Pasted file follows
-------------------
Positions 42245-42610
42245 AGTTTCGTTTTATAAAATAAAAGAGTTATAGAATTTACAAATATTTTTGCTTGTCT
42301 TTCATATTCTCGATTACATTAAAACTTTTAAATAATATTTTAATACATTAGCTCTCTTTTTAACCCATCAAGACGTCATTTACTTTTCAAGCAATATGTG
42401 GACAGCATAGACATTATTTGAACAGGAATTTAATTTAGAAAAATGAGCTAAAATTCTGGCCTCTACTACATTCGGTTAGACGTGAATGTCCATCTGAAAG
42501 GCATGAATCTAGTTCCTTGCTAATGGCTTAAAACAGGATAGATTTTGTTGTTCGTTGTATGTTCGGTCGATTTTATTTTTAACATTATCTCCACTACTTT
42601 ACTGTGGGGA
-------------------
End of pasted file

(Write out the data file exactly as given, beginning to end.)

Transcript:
Positions 42245-42610
42245 AGTTTCGTTTTATAAAATAAAAGAGTTATAGAATTTACAAATATTTTTGCTTGTCT
42301 TTCATATTCTCGATTACATTAAAACTTTTAAATAATATTTTAATACATTAGCTCTCTTTTTAACCCATCAAGACGTCATTTACTTTTCAAGCAATATGTG
42401 GACAGCATAGACATTATTTGAACAGGAATTTAATTTAGAAAAATGAGCTAAAATTCTGGCCTCTACTACATTCGGTTAGACGTGAATGTCCATCTGAAAG
42501 GCATGAATCTAGTTCCTTGCTAATGGCTTAAAACAGGATAGATTTTGTTGTTCGTTGTATGTTCGGTCGATTTTATTTTTAACATTATCTCCACTACTTT
42601 ACTGTGGGGA